According to a recent report from the Campus Computing Survey, textbooks and course materials are headed toward becoming entirely digitized.
The report, “Going Digital: Faculty Perspectives on Digital and OER Course Materials,” finds that the key factors that come into play when college faculty members make decisions pertaining to textbooks and other course materials include the level of quality and the cost involved.
Findings from a survey taking place between fall 2015 and winter 2016 of 2,902 college and university faculty at 29 two- and four-year institutions discovered 97% of those surveyed consider their own assessment of quality to be the deciding factor when selecting course materials. Cost was found to be the second most important factor.
A separate report from the National Association of College Stores (NACS) notes that the traditional method of choosing course content is currently being challenged as digital players, open courseware, open educational resources (OER) and adaptive, personalized learning all offer reduced costs and improved academic outcomes.
The NACS report goes on to suggest that other forces are at play, including an increased movement toward participation in online courses, as more students begin to access learning materials online and in digital form. In addition, there has been a rise in the number of students who rent new or used textbooks online, with some going as far as using legal and illegal download websites.
“[Also,] Amazon has entered the college learning content ecosystem with its Amazon Campus Program,” notes the report. “Its scale, brand power, and technology leadership is a game changer.”
While faculty members in the CCS report suggest that quality is their highest measure when making decisions concerning textbooks and course materials, and the NACS report finds personalization and analytics functions to be valued features in digital textbooks, only 45% of those surveyed in the CCS report said digital course materials offered a significant value that could not be found in print materials. Just 44% said they would be more likely to use digital textbooks if reports on course performance were included.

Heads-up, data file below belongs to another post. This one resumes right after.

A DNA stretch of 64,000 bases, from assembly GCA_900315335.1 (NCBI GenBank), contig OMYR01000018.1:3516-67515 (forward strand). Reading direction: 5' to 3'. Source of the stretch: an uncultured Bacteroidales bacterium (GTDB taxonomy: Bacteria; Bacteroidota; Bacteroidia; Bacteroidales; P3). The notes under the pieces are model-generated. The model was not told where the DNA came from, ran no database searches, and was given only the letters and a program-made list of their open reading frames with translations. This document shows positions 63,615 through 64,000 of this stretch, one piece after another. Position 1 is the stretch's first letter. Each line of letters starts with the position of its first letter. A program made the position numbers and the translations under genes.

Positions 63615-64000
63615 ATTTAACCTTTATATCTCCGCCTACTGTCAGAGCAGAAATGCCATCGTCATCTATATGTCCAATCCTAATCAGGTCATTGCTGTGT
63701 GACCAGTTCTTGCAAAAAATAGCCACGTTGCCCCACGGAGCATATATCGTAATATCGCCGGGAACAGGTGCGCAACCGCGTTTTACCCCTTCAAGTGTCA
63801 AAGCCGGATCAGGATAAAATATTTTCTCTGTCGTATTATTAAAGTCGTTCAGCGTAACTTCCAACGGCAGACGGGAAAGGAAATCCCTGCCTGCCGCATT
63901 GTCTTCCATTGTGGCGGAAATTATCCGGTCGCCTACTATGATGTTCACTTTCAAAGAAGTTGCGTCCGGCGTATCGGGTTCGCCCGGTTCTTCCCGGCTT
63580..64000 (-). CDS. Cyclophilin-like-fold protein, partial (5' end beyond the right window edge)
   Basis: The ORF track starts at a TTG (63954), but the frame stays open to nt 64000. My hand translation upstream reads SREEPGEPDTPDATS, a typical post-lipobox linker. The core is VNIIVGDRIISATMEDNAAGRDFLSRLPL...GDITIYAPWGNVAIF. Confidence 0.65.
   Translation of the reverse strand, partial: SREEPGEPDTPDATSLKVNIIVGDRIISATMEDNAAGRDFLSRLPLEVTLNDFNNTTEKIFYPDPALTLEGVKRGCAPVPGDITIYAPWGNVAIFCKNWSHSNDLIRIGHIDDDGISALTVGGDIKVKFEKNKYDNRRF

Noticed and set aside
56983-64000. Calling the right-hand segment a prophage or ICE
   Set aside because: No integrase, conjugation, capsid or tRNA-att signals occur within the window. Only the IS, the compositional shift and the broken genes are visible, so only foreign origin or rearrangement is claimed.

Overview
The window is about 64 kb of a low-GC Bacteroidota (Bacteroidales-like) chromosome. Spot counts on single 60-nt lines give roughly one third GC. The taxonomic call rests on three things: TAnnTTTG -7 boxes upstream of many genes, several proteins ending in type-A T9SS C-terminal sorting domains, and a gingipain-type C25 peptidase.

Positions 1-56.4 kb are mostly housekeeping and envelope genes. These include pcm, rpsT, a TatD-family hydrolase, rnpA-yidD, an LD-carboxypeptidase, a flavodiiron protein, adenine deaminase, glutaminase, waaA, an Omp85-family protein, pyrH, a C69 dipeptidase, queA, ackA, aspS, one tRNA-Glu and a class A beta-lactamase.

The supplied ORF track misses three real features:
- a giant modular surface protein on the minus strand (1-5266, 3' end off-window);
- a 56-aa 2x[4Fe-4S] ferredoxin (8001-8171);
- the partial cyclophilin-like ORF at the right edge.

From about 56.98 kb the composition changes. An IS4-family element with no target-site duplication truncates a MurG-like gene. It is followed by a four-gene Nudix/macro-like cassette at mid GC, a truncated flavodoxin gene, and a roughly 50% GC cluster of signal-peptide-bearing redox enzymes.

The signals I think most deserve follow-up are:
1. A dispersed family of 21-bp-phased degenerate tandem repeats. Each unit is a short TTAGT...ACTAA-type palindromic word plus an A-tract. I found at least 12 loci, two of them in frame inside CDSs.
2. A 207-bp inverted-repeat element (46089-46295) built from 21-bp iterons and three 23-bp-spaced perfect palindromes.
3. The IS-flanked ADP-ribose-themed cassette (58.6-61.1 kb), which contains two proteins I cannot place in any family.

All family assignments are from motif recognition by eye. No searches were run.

In addition, only 35% said digital course materials would offer a better learning experience than print, and 27% considered digital course materials to have a beneficial impact on student learning when compared to print materials.
“While the transition from print to digital course materials may be inevitable,” stated Fred Weber, CEO of ICBA, “these new data make two things clear. First is that the pace of change is much slower than anticipated by publishers, administrators, digital advocates, and campus IT professionals. And second, most faculty are not convinced that digital products have a positive impact on student learning outcomes.”
Casey Green, founding director of the Campus Computing Project and the conductor of the ICBA survey, said another issue involved was access. Green went on to say that while faculty members noted that putting materials on a digital platform greatly lowered the cost associated with accessing them, many faculty members, especially those at community colleges, said their students do not own the tech platforms required to access the content.